At Boring conference this year, Roo Reynolds spoke about collecting things. Among the cabinet of curiosities one project particularly stood out, Peter Fletcher’s Sneeze Diary, ostensibly a record of every time he sneezes, but it is more than that, as he explains.
A while back I mentioned our theory-in-progress: that there are two kinds of design intervention that can improve the human experience. The first are designed ‘events’: finite moments in time, with their own contexts, during which things happen. Lots of people work in producing consumable experiential events, even if they don’t necessarily view them this way - certainly performers, [...]
The version shown here focuses almost entirely on human-to-object input. The first public beta version published was v.0.13. (This is the current version.) Conceived in a Pub We had an idea a couple of months ago (one of those “made-sense-in-the-pub, does-it-still-makes-sense-in-the-morning?” type of ideas) that it’d be incredibly useful to have some kind of universal classification [...]
Since first talking about memory a few months ago, we’ve be playing with a few things that explore its role in how we reflect on experiences, and how we remember. We’ve recorded the podcast with Neuroscientist Izzy and the smell camera is coming along well, more to follow on that shortly. In conversation, it has also become a defacto measure of an experience’s worth. Below are some of the other things we’ve been fiddling with.
There is an integral relationship between personal experience, identity and ideology. This relationship was touched upon briefly by political philosopher Robert Nozick in the “Experience Machine” thought experiment, which he published as part of his seminal work Anarchy, State and Utopia in the mid-seventies. The relationship was also discussed in more detail about ten years [...]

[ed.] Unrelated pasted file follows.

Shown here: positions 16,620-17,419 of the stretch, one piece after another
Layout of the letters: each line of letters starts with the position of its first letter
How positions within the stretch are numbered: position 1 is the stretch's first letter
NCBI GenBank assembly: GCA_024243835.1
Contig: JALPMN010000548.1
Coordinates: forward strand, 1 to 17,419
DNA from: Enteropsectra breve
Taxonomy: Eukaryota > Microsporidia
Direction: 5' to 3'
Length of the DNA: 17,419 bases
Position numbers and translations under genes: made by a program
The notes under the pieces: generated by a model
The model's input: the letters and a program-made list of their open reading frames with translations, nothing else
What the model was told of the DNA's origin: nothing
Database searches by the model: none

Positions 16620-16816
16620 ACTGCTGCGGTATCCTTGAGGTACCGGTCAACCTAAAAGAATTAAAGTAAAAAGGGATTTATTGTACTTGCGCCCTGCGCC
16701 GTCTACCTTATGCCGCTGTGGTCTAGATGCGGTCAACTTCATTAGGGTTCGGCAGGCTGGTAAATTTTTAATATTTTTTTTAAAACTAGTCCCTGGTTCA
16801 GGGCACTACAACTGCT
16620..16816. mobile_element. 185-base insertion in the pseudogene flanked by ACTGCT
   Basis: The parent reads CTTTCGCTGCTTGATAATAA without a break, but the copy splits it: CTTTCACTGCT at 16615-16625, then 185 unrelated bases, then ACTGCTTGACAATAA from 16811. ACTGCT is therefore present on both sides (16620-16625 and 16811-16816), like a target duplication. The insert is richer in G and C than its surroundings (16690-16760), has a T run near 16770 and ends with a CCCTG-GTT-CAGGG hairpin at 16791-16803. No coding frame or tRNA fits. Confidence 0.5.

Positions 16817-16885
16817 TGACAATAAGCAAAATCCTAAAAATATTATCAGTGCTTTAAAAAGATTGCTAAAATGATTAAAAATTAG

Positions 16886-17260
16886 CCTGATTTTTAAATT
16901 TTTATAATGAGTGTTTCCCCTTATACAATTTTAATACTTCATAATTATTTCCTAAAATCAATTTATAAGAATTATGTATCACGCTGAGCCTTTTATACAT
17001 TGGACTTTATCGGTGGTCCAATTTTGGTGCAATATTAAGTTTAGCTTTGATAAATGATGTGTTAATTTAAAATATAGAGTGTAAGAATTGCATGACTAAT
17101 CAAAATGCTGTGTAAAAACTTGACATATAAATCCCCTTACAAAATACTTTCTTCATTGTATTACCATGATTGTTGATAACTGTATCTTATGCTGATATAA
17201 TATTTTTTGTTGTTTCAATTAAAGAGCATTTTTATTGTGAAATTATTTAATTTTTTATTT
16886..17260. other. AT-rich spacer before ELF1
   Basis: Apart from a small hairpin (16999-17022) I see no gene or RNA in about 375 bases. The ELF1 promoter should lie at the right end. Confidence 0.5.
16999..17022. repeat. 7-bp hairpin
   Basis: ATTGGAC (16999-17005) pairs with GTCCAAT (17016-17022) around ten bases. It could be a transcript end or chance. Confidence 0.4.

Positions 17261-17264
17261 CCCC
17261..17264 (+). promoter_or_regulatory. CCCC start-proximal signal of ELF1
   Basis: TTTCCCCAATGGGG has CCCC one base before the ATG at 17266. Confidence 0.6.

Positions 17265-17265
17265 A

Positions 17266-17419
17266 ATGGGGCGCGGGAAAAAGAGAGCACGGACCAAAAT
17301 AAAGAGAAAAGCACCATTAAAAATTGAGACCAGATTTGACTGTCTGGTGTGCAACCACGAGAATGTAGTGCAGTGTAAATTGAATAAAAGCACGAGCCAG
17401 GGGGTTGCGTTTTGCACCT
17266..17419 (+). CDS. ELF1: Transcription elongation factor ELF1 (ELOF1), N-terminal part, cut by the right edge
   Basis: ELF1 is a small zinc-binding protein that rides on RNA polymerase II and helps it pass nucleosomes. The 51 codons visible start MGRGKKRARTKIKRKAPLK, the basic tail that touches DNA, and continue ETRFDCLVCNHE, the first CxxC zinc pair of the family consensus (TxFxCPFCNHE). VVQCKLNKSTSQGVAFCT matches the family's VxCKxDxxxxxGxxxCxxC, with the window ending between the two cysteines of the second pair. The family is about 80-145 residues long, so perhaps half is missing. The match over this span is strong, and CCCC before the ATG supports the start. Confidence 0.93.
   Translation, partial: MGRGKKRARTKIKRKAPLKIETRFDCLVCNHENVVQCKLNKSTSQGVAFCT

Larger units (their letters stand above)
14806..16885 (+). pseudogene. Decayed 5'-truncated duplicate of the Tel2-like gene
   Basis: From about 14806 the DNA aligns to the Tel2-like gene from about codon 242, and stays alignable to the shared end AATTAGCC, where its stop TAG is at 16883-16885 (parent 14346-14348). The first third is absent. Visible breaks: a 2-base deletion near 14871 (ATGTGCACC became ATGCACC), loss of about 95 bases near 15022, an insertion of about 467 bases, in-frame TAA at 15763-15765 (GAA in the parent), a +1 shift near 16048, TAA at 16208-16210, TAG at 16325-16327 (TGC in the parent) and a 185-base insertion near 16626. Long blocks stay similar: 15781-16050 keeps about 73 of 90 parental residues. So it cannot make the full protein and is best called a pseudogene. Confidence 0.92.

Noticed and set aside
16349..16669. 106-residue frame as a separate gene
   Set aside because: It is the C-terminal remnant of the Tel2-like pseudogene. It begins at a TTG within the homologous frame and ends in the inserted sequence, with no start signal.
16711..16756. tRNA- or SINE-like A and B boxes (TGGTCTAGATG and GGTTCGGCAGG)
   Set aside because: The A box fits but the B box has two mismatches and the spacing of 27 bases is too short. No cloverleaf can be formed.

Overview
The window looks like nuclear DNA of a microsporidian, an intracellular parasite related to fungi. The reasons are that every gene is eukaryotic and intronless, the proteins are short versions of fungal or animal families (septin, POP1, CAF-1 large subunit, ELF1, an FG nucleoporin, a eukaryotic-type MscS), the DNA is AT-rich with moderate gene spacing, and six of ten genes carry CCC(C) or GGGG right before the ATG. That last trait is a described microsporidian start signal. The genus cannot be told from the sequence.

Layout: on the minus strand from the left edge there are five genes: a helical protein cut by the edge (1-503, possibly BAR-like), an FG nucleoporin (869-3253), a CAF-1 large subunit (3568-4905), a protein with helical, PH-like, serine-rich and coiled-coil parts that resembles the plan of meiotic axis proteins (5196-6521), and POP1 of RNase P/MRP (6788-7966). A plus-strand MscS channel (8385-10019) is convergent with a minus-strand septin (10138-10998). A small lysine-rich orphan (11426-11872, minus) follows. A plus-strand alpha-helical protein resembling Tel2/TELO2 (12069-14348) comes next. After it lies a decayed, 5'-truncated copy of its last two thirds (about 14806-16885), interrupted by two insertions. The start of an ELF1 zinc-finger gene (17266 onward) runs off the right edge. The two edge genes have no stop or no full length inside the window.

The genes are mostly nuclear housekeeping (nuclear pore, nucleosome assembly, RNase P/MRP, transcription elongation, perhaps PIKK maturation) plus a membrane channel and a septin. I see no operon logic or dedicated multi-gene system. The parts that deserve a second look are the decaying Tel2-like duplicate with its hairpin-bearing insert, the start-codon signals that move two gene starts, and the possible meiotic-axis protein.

(Photo courtesy of Russell Davies) Cameras as Diminutive Relays Whilst we’re waiting for Paul to ready himself for the second round of Paul’s Gamble, we’re kicking off a research project based upon a relatively nascent behaviour, practised by many folk to varying extents. It’s become a bit of a contentious bugbear in the studio, but I find myself doing it [...]
Last week I made use of my first ever Groupon purchase – a one hour session in a floatation tank. My understanding was that such experiences centre around sensory deprivation – no sight, no sound, no smell… the body is kept buoyant by a salt solution, heated to human body temperature, which nullifies the effects of gravity and creates the sensation of weightless floating.
Experiential interventions (systems designed to improve the quality of experience for an individual) can essentially be split into two groups. One is an event – something that occupies a specific period in time and most likely a particular place, or context. The other is a passive effect and can change an individual’s perception of their circumstances, and thus the actions they commit…